If you’ve had an herb garden for a while, you’ve probably found that some perennial herbs need to be cut back from time to time. That nice little sage plant you once planted is turning into a largish shrub that threatens to crowd out some of the less-vigorous species in your little kitchen garden. You can obviously hang the trimmings in bundles to dry, then rub them to a more compact powder – but, frankly how much dried sage are you ever going to use? You can give jars of it away to all your friends who cook – but eventually they’ll start treating you like one of those pariahs who surreptitiously abandon giant zucchinis on one’s doorstep in dead of night.
Here’s a solution that is ridiculously easy to prepare, will amaze your dinner guests, and might even have your neighbors begging for your pruning waste.
Ravioli with Fried Sage
Serves four-to-six as a main course
1 30-oz bag frozen cheese ravioli (or five dozen home-made ravioli)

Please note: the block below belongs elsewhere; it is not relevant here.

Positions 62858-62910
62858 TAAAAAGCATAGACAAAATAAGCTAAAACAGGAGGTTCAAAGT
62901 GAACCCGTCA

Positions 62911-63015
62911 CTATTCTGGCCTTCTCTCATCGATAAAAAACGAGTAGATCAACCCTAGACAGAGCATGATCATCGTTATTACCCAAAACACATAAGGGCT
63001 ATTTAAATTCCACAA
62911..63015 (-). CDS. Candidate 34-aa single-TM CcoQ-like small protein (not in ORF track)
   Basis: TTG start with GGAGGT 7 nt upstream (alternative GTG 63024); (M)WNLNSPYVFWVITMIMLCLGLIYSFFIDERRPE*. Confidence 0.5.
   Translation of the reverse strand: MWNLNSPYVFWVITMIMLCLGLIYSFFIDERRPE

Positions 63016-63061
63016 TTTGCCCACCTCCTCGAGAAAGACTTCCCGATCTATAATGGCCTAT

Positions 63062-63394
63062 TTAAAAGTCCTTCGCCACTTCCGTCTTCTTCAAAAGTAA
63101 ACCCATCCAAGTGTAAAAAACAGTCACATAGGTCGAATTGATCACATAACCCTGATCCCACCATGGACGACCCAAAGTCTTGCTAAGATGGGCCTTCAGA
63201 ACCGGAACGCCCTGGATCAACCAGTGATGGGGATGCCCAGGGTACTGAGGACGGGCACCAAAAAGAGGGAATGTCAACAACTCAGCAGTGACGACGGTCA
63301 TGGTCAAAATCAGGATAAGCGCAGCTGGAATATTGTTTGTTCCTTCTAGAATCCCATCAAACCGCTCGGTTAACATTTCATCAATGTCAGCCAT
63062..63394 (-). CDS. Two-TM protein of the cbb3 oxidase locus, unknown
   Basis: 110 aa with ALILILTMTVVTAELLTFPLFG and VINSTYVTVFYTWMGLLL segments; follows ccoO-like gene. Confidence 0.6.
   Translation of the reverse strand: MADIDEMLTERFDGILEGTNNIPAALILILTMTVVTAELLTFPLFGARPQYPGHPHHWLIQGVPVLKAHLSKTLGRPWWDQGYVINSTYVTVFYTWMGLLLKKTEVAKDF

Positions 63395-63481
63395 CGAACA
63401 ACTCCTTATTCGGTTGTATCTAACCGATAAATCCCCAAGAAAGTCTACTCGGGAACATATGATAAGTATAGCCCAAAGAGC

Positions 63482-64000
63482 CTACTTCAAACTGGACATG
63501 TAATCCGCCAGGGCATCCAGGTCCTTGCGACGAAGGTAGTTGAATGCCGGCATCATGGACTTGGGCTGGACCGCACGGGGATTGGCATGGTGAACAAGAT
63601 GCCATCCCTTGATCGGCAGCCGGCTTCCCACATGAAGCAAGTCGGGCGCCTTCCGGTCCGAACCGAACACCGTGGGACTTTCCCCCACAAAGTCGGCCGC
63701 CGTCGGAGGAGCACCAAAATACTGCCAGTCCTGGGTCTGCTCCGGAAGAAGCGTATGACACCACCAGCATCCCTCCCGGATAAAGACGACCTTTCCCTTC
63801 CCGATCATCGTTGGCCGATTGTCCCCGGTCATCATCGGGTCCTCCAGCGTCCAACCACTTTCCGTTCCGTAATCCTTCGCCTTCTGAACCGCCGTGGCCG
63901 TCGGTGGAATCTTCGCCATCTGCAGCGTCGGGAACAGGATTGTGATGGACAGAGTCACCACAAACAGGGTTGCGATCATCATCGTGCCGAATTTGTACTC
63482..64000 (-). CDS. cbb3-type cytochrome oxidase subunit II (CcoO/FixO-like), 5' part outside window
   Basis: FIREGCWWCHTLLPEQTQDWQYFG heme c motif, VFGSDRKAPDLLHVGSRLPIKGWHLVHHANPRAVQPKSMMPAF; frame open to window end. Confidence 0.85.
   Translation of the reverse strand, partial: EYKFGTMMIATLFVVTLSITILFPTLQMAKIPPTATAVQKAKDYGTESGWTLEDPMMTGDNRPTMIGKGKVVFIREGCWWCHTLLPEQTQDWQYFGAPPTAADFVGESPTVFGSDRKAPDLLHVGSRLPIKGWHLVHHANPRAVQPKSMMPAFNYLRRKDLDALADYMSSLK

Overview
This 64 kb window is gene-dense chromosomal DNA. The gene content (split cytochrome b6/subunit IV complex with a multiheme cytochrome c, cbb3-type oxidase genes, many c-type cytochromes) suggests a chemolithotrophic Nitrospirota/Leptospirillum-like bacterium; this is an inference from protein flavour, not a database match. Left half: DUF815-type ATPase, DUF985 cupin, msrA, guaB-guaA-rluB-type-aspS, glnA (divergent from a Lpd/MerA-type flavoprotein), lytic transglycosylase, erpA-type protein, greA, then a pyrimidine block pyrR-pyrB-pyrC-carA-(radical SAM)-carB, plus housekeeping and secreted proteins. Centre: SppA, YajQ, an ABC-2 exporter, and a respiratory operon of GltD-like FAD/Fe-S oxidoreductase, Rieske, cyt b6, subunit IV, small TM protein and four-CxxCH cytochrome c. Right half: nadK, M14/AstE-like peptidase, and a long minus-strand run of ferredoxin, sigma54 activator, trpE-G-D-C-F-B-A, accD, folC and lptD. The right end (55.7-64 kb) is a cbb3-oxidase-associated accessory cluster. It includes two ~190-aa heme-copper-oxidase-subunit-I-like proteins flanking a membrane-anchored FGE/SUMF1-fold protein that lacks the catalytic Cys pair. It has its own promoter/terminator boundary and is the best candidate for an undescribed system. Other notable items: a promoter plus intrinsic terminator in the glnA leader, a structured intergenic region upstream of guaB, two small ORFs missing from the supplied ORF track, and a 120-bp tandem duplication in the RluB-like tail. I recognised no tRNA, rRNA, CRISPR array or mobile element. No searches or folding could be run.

¼ cup olive oil
¼ cup unsalted butter
1 – 2 large branches of sage
1 cup pecans, roughly chopped or broken
1 cup gorgonzola cheese, crumbled
salt and fresh ground black pepper, to taste
Pick a few dozen of the nicest sage leaves from the branches and set aside. In a large pot of boiling salted water cook the ravioli. Frozen ones will take about fifteen minutes, fresh maybe five. You’ll know when they’re done when they all float and look like puffed-up pillows.
Meanwhile, melt the oil and butter in wide skillet. Add the pecans and cook until fragrant (don’t let them burn!). Remove them to a paper towel to drain, but do not discard the cooking fat.
Add the reserved sage leaves to the hot fat and fry until crisp. Remove the leaves to another paper towel, again saving the cooking fat. Take the skillet off the heat until the ravioli are cooked.
Add the drained, cooked pasta to the skillet and toss to coat with the savory fat. Season to taste, then pour onto a wide serving platter. Sprinkle the toasted pecans, sage leaves, and crumbled gorgonzola all over the top, and serve.
Note: This sounds like too much sage, but do not be tempted to reduce the amount called-for. When fried, sage leaves become much more subtle in taste – and take on a crisp succulence that is totally unexpected.
Gary Allen’s most recently published book, (this September), is Sausage: A Global History. The next one, Can It!: A History of Preserved Foods is soon to follow sometime next year. You can find more of his speculations about things he has been known to (but really shouldn’t) put in his mouth — his own foot being a prime example of the latter — on his website: onthetable.us